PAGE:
Biological Invasions

, Volume 18, Issue 4, pp 1057–1075 | Cite as

Methods and approaches for the management of arthropod border incursions

  • Davina L. SaccaggiEmail author
  • Minette Karsten
  • Mark P. Robertson
  • Sabrina Kumschick
  • Michael J. Somers
  • John R. U. Wilson
  • John S. Terblanche
Insect Invasions


Biological invasions are increasing and are strongly associated with negative agricultural, economic and ecological impacts. It is increasingly recognized that the primary focus in minimizing biological invasions should be to prevent initial entry of alien species. However, exclusion of terrestrial arthropods such as insects and mites is difficult, in part because of their relatively small size, cryptic habits, broad physiological tolerances and close association with various internationally traded goods. Here we discuss methods, approaches, management and intervention systems used by border biosecurity agencies to prevent entry of inadvertently transported arthropods. We examine the at-border systems that exist for the detection and identification of and response to alien arthropods, and discuss the constraints and challenges present in these systems. We critically review current border biosecurity systems and discuss their relative efficacy. We then discuss additional measures and key areas that could be addressed that may further improve these systems. These include: (1) the application of appropriate sampling strategies; (2) employment of suitable inspection methods adequate to detect small and hidden arthropods; and (3) thorough recording of methods, organisms detected and both negative and positive results of inspections. We emphasize that more research is needed on taxonomy, biology, genetics, distribution, host and disease associations, impacts and pathways of introductions for invasive arthropods. Of critical importance is the compilation of complete and accurate invasive species lists and high-risk species watch-lists. The adoption of these recommendations will contribute to improved biosecurity systems for the exclusion of alien, invasive and pest arthropods.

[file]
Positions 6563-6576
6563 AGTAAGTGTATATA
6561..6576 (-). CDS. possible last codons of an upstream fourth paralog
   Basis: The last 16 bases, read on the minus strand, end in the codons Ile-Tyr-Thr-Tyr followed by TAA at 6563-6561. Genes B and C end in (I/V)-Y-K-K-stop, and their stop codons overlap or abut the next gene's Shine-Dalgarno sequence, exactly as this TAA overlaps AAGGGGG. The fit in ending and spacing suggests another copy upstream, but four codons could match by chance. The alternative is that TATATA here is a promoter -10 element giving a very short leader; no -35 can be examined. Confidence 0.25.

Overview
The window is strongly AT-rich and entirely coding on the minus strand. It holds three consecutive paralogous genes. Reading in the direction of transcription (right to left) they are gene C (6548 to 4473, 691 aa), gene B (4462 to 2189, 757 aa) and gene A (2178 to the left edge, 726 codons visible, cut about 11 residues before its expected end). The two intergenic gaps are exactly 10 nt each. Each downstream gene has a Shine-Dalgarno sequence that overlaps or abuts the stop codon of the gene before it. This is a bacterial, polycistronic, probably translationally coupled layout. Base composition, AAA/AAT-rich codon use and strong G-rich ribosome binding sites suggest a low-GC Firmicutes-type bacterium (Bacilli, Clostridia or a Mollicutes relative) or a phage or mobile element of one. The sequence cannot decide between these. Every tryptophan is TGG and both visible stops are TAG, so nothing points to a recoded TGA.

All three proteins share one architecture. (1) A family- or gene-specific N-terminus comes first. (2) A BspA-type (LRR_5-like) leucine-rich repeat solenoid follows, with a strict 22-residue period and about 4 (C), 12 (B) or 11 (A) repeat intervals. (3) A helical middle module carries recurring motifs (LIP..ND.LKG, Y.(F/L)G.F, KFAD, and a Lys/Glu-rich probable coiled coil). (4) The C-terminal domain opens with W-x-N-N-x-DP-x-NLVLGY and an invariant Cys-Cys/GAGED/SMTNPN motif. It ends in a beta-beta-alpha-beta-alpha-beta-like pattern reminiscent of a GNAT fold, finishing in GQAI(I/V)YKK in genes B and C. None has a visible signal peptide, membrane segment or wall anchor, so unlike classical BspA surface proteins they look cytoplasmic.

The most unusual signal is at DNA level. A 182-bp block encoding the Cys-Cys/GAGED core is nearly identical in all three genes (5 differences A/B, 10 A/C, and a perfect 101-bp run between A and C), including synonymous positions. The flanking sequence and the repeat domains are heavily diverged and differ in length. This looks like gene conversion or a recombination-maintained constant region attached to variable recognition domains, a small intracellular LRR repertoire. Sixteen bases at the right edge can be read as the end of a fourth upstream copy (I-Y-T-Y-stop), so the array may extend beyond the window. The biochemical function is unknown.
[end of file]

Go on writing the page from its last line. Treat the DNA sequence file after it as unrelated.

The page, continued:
Biosecurity Insects Invasive species Mites Sanitary and phytosanitary (SPS) measures 



This paper had its origin at a workshop on “Drivers, impacts, mechanisms and adaptation in insect invasions” hosted by the DST-NRF Centre of Excellence for Invasion Biology in Stellenbosch, South Africa, in November 2014. Additional financial support was provided by HortGro, the National Research Foundation of South Africa, Stellenbosch University, and SubTrop. We thank the workshop participants for useful discussions. SK was supported by the South African National Department of Environment Affairs through its funding of the South African National Biodiversity Institute’s Invasive Species Programme, the DST-NRF Centre of Excellence for Invasion Biology and the Swiss National Science Foundation. MK is supported by a National Research foundation (NRF) Innovation post-doctoral fellowship. The Grantholder acknowledges that opinions, findings and conclusions or recommendations expressed in any publication generated by NRF supported research are that of the author(s), and that the NRF accepts no liability whatsoever in this regard. We thank three anonymous reviewers for insightful comments and suggestions which improved the final manuscript. DS thanks G. Tsako (South African Department of Agricultural, Forestry and Fisheries) for valuable insight regarding the current limitations in border agencies and permission to use his personal communication in this manuscript.


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Copyright information

© Springer International Publishing Switzerland 2016

Authors and Affiliations

  • Davina L. Saccaggi
    • 1
    • 2
    Email author
  • Minette Karsten
    • 2
  • Mark P. Robertson
    • 3
  • Sabrina Kumschick
    • 4
    • 5
  • Michael J. Somers
    • 6
  • John R. U. Wilson
    • 4
    • 5
  • John S. Terblanche
    • 2
  1. 1.Plant Health Diagnostic ServicesDepartment of Agriculture, Forestry and Fisheries (DAFF)StellenboschSouth Africa
  2. 2.Centre for Invasion Biology, Department of Conservation Ecology and Entomology, Faculty of AgriSciencesStellenbosch UniversityStellenboschSouth Africa
  3. 3.Centre for Invasion Biology, Department of Zoology and EntomologyUniversity of PretoriaPretoriaSouth Africa
  4. 4.Centre for Invasion Biology, Department of Botany and ZoologyStellenbosch UniversityStellenboschSouth Africa
  5. 5.Invasive Species ProgrammeSouth African National Biodiversity Institute, Kirstenbosch Research CentreClaremontSouth Africa
  6. 6.Centre for Invasion Biology, Centre for Wildlife ManagementUniversity of PretoriaPretoriaSouth Africa

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